Claiming that a ‘right-wing split’ wasn’t the reason Gwen O’Mahony won April’s by-election basically amounts to burying ones face firmly in the sand. The numbers don’t lie; O’Mahony and the BCNDP received 6,022 votes in the by-election, but the combined votes of the two free enterprise parties was 8,208 — a full 2,186 more votes.
It is painfully clear that if supporters of free enterprise politics had stayed united under one coalition, O’Mahony wouldn’t be celebrating the opening of her new office (which, by the way, is far outside the boundaries of the actual riding).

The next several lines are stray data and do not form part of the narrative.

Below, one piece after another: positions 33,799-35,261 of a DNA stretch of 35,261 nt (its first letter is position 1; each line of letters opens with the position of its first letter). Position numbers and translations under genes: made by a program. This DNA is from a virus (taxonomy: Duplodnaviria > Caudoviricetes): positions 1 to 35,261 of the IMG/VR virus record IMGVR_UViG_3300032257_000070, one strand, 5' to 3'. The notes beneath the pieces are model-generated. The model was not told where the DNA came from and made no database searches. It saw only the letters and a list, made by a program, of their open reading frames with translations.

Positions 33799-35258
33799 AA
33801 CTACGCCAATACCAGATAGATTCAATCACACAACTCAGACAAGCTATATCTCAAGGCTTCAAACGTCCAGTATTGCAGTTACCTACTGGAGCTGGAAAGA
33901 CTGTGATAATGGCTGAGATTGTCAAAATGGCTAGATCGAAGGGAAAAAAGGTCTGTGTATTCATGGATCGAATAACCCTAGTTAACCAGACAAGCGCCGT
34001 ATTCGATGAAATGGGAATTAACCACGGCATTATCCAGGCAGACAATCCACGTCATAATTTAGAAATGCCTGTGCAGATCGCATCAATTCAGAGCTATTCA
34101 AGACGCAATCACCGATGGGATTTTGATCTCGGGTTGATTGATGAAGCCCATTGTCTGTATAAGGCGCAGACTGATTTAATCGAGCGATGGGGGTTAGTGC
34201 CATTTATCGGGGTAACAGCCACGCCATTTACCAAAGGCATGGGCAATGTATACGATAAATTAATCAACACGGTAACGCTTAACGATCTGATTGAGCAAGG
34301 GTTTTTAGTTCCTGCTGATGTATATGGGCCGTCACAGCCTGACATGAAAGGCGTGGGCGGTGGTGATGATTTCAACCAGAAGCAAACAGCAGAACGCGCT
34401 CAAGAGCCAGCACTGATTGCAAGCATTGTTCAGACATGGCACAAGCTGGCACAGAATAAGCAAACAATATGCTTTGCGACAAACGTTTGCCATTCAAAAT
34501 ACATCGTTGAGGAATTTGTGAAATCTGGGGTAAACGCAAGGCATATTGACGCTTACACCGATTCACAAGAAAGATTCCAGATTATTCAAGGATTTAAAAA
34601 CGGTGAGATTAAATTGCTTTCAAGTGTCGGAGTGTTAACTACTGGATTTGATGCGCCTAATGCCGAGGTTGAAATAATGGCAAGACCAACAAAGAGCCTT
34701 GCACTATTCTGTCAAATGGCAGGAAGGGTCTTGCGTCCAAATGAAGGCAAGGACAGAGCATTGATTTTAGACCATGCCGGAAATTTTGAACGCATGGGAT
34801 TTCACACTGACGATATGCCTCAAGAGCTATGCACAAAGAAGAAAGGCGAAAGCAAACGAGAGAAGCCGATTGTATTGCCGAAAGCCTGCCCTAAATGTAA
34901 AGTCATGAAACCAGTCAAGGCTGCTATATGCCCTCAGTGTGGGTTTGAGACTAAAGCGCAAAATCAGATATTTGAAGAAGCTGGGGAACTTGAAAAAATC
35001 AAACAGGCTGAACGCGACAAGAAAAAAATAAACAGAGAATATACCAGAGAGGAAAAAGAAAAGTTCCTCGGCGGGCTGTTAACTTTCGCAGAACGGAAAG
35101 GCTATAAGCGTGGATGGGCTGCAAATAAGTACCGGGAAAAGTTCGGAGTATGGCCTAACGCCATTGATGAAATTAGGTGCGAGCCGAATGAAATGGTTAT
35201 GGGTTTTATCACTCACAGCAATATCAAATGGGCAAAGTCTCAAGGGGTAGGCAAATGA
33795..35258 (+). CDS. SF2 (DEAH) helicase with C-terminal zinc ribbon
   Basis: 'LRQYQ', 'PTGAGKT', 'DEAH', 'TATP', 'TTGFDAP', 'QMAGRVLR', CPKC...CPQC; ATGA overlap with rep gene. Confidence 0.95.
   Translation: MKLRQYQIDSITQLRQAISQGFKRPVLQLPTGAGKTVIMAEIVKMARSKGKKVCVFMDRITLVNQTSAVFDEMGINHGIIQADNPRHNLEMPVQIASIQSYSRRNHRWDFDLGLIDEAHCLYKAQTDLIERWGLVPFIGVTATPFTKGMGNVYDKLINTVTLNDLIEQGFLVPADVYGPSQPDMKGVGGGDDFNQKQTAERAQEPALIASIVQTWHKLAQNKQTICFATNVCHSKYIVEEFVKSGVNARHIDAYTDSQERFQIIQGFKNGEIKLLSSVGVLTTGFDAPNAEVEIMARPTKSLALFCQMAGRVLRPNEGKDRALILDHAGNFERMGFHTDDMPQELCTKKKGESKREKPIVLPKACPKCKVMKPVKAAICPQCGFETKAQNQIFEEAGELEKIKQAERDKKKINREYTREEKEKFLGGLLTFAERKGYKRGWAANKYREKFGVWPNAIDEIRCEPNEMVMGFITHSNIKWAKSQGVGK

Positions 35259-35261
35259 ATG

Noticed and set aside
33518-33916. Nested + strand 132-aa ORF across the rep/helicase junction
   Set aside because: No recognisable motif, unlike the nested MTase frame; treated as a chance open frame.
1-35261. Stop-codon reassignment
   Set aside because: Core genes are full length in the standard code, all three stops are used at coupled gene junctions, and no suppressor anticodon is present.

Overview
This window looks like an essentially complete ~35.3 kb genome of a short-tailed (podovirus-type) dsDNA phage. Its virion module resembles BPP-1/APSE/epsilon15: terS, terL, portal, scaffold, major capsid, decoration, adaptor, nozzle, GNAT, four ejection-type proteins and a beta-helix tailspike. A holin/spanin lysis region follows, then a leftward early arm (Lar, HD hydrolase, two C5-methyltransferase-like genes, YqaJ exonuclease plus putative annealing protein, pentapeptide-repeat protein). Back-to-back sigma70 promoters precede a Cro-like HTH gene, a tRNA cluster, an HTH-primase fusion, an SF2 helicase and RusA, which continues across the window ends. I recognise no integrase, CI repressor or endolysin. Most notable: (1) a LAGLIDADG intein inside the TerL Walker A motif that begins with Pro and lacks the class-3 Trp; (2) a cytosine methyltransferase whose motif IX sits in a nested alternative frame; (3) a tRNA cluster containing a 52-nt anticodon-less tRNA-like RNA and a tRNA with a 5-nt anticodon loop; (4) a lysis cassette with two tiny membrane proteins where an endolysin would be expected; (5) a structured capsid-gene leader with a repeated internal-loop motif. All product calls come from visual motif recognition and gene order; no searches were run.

All of the candidates worked hard to win the by-election – no one would dispute that. However, while looking at her campaign through rose-coloured glasses might make the author of this letter feel a sense of accomplishment, there is no way to dispute the fact that a split amongst free enterprise voters was the key to O’Mahony’s success. Her win was legitimate — but the numbers don’t lie about what made that possible.